She suggested that an appropriate solution is the same one that American media organisations came up with when they faced scarce telegraph infrastructure: co-operatives.
This is something Nathan Schneider has written about recently. He points to a further historical example of co-operative solutions to scarce resources. At the time of the Great Depression, 90% of rural communities in the US had no access to electricity – power companies didn’t deem investment in rural areas profitable enough to justify extending them electricity services. With help from New Deal legislation, electricity co-operatives were formed and proved enormously successful, connecting the majority of rural communities to the network within 20 years. Schneider has suggested that current problems with internet service provision merit a similar response in the form of co-operatively or municipally owned internet services.
The role that all levels of government, from local municipalities right through, can play in helping this along was the focus of the fourth panellist, Hal Plotkin, a former adviser to the Obama administration. He spoke about the large levels of support government provides to private industry through their procurement policies. In fact, government is the single biggest purchaser of digital economy products and services in the US. We have options with our government’s procurement strategies, Plotkin said – we can use them to support investors, or we can use them to support communities through preference to local businesses and co-operatives.
What does this discussion suggest for Australia? Our internet infrastructure is of course currently being updated by the National Broadband Network Company, a government owned monopoly. What will happen to the NBN once it is completed? Last year the government agency Infrastructure Australia published a report recommending the government sell the NBN to private companies once the rollout is completed. This policy has bipartisan support.
Perhaps a different model should be pursued. The NBN, rather than being sold to investors or remaining in government hands, could be formed into a co-operative. In other words, it could be owned by the customers who use its services so ensuring that it is accountable to them. There is already political support for Public Service Mutuals – there is no reason such support shouldn’t extend to mutualised internet infrastructure.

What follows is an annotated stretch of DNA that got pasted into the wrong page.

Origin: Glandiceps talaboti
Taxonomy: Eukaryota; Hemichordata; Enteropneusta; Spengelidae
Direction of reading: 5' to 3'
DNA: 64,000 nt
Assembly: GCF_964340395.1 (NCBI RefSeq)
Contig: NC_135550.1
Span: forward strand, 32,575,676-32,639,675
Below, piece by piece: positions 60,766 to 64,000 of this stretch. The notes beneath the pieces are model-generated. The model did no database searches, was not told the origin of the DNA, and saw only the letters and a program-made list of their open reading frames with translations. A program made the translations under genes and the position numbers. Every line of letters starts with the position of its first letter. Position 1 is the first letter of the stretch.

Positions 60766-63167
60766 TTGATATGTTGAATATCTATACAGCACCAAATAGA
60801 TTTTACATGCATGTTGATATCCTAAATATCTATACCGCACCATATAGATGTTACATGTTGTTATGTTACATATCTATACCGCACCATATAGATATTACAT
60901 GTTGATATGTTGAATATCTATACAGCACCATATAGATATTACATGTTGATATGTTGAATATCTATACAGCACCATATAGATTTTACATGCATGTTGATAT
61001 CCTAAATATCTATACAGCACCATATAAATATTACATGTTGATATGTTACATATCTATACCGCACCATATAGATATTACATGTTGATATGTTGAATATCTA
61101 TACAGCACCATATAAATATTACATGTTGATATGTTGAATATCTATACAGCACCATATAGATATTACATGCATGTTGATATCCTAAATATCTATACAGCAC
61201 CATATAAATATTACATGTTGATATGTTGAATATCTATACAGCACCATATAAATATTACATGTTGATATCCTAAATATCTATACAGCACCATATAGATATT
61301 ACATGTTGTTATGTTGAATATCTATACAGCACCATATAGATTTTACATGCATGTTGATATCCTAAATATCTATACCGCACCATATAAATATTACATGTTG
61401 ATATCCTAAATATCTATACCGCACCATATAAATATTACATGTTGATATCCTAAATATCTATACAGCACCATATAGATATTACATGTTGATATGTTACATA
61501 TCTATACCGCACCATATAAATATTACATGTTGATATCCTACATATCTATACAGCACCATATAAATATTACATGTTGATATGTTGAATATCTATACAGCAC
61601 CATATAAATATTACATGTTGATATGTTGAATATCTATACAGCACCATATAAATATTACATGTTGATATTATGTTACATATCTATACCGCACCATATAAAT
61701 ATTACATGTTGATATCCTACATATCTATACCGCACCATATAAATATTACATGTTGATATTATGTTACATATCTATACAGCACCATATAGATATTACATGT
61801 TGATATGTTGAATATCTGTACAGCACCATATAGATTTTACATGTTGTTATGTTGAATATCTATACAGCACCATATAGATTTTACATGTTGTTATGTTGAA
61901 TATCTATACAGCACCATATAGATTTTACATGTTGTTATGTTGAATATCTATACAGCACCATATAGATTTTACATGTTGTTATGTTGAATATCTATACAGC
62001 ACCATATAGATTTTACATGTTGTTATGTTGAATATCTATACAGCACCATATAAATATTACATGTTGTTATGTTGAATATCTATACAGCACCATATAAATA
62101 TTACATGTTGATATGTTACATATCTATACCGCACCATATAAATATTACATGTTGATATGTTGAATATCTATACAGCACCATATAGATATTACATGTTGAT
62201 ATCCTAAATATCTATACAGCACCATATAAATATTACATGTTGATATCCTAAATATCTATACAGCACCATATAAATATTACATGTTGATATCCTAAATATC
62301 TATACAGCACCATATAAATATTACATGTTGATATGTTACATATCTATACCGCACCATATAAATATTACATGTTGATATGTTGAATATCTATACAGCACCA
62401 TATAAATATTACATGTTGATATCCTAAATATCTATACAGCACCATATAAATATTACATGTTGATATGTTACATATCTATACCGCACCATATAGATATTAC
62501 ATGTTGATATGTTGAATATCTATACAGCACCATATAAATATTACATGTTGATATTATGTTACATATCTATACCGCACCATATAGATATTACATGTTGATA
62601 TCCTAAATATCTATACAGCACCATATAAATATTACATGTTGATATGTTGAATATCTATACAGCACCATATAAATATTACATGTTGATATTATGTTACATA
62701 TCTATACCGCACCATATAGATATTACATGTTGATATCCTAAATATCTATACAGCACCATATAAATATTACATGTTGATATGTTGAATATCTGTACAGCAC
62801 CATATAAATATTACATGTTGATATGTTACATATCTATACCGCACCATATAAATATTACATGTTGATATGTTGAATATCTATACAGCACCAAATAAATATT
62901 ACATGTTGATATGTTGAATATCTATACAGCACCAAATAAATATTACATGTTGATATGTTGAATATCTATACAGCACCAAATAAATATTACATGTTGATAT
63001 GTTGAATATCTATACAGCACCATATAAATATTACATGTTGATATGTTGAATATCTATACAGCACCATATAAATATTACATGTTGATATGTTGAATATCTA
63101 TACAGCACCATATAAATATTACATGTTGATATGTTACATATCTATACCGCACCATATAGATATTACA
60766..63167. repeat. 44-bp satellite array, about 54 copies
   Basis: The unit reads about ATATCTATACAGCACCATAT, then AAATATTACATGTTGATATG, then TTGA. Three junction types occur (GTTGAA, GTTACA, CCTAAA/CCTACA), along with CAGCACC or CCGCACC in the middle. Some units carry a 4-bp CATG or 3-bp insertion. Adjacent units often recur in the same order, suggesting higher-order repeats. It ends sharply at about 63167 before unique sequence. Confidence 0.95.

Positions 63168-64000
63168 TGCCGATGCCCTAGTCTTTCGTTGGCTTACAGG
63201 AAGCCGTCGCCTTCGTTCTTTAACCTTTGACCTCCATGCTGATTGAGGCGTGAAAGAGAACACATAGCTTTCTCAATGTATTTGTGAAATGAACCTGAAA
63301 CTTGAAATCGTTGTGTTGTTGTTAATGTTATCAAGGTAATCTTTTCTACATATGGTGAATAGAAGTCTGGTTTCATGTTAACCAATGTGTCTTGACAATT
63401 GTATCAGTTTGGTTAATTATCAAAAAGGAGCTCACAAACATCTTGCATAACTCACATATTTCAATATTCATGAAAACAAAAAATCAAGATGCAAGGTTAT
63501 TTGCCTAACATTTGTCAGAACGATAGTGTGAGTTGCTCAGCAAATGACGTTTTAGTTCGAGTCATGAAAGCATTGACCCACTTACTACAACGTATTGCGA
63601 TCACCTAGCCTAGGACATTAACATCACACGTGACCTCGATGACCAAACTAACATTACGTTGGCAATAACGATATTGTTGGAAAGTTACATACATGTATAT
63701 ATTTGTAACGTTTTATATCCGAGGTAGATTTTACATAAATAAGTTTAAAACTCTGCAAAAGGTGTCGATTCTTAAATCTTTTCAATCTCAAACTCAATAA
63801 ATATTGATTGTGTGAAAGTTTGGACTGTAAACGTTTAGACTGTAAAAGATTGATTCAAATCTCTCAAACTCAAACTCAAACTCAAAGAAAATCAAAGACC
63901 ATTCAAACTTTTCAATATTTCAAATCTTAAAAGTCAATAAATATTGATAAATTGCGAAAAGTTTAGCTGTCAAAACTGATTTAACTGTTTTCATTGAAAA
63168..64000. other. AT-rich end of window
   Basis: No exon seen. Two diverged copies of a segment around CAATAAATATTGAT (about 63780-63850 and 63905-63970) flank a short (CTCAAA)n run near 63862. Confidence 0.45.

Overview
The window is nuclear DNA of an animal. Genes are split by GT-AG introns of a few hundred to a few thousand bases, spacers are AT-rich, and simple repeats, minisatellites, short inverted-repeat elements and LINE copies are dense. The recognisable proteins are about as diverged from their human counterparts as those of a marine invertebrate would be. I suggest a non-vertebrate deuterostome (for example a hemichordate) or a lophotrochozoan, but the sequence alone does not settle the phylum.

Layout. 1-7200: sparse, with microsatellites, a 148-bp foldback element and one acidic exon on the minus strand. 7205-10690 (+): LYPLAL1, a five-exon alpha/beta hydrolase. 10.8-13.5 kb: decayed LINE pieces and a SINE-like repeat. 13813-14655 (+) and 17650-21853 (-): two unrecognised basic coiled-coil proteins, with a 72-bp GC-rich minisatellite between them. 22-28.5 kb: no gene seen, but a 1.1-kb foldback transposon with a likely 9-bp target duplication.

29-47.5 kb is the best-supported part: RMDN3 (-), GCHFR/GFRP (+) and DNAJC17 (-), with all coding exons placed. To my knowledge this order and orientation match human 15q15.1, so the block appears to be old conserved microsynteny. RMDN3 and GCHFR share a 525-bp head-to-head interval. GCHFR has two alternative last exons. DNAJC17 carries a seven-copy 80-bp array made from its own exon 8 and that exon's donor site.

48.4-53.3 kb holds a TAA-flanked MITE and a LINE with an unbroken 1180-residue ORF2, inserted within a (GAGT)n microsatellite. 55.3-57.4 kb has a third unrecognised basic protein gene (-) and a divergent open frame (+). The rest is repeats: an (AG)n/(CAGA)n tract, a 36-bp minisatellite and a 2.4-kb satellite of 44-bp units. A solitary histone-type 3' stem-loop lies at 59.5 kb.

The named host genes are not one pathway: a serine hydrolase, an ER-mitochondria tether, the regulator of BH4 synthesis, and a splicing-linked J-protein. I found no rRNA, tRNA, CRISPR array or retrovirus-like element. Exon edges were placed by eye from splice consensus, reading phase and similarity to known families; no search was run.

Hal Plotkin speaks, with Ingrid Burrington on the left; Deb Socia and Jim Kennedy on the right.
The Platform Co-op movement has its roots in attempts to address the labour conditions of workers in the platform-based gig economy, and this was once again a focus of the conference.
The first morning of day one looked at the potential for mutually beneficial relationships between platform co-ops and unions.
Michelle Miller from the labour organising platform CoWorker.org presented on the progress they’d made. For instance, 15% of the Starbucks workforce across more than 30 countries now communicate with it. Abby Solomon followed Miller with a presentation on Carina, an online union-created labour exchange.
The importance of remembering the roots of the platform co-op movement and the need to continue to focus on justice and equity in platform co-op design and operations was something brought up on multiple occasions at the public lecture at the end of day one, What Happened to the Future.
A reminder of this was given in the morning lecture on day two by Juliet Schor in her report of her study of the highly successful platform co-op, Stocksy. Stocksy is a stock photography platform whose members are the photographers who contribute the images. Schor found that the top 9 contributors to the platform earned the majority of the income, and that the distribution of income among members was more unequal than in the US as a whole. As well as Stocksy’s obvious positive attributes, such facts are worth paying attention to.
The issue of equity was further examined later that day in the breakout panel, Next Labour: Designing Platform Co-operatives in a Worker-Centred Way. One of the platform co-ops presented on in the session was Up & Go (at 27.30), which connects customers to worker co-operatives delivering professional house cleaning services.
Up & Go is a tactical intervention into worker co-operative development in New York, created with the purpose of providing worker co-operatives with the opportunity to scale.
Trebor Scholtz for good reason paid the platform particular attention in his recent keynote at Tenerife Colaborativa. Developed by the Centre for Family Life in Brooklyn, the story behind Up & Go, as well as of its broader context, is extremely interesting. It is the story of a decades long worker co-operative movement in New York whose achievements, though still modest, are encouraging.
I was fortunate enough to meet with some of the people and organisations involved in the movement in the week following the conference and their story will be the subject of the next blog in this series.
Thank you to Jo McNeil for kindly providing her comprehensive conference notes